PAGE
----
In order to work through the denial stage of grief, a person whose spouse has been diagnosed with Alzheimer’s disease need to take a hard look at the state of health of his or her spouse with the disease. There are objective markers of dementia, including of Alzheimer’s disease. At this juncture in time, an individual in the latter stages of Alzheimer’s has symptoms and conditions that cannot be reversed. 

Because of the profound and oftentimes pervasive nature of the denial stage of grief experienced by a person whose spouse is diagnosed with Alzheimer’s disease, seeking professional support and assistance can be a wise decision. There are counselors and therapists that specialize in working with individuals experiencing grief. There are also counselors and therapists that focus their work on spouses and other family members of people diagnosed with Alzheimer’s disease. If a decision is made to obtain palliative care or even hospice care for a spouse with Alzheimer’s, both of these types of supportive services offer assistance to family members as well. 


Anger is a significant and necessary stage of grief, including (or perhaps particularly) when an individual has a spouse that ends up with a diagnosis of Alzheimer’s disease. Before discussing anger as part of the grief process when a person’s spouse is diagnosed with this form of dementia, a crucial point needs to be made:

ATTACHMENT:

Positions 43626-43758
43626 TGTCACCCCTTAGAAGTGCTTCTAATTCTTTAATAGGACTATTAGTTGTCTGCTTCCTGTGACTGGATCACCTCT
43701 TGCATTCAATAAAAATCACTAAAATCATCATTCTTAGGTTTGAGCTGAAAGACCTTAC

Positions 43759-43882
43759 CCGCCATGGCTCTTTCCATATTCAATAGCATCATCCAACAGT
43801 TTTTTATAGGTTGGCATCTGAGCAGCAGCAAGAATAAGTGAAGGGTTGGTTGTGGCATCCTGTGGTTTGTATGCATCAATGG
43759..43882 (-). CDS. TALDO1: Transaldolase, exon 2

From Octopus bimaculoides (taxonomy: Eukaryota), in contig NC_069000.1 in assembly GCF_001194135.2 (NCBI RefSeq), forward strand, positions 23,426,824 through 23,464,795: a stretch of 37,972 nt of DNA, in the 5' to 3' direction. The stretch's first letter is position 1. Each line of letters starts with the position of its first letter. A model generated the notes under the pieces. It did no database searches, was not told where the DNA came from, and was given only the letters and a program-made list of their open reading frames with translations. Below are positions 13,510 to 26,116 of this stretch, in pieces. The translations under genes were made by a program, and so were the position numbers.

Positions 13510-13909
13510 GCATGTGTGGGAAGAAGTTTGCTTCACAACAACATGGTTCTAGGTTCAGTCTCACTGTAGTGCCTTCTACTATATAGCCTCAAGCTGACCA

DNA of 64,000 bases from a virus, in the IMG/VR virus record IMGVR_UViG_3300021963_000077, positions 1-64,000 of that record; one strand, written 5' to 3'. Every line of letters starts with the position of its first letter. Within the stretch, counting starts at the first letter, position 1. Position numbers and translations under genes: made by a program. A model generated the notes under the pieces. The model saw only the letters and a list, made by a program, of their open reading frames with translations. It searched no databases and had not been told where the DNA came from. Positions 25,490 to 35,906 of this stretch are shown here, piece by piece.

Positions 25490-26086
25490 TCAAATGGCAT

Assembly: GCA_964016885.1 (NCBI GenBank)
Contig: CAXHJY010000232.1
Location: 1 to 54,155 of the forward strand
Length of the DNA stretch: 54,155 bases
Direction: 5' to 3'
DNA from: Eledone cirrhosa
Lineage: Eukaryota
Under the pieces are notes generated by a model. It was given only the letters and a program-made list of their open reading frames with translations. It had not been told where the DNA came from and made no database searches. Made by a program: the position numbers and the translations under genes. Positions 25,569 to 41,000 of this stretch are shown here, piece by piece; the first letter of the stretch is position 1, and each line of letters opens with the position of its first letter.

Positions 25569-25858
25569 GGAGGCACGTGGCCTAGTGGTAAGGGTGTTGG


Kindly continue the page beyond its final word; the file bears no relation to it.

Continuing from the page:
The spouse of a person diagnosed with Alzheimer’s disease has the right to be angry.

In the aftermath of a person’s most significant other being diagnosed with Alzheimer’s disease, anger is neither inappropriate nor misplaced. What it is, however, is an emotion that must be worked through as is the case with the other four stages of grief stemming from a loved one being diagnosed with Alzheimer’s disease.

As is the case with denial discussed a moment ago, if a person finds that he or she cannot get beyond the anger associated with a spouse entering the later stages of Alzheimer’s disease, reaching out to a counselor of therapist can be an advisable course. There are also some other strategies that an individual approaching this stage of grief might want to consider employing or engaging as well:

  • Exercise and physical activity have been demonstrated useful in lessening a sense of anger when an individual is grieving. This need not be strenuous exercise and can be something as simple as regular brisk walks. 
  • Some people have also found relief or release from grief-associated anger through artistic efforts. Sketching, singing, writing creatively – really, any type of art has the potential for being helpful in lowering the level of anger when grieving.
  • Finally, many mental health professionals suggest that one of the benefits of journaling is the release of at least some pent-up anger, including anger derived from the grieving process.


Dealing with depression arising out of grieving the fact of and effects from a spouse in the later stages of Alzheimer’s disease can prove to be virtually if not actually overwhelming. Because an individual who has a spouse with latter stage Alzheimer’s disease, that person may not even initially recognize that he or she is experiencing depression.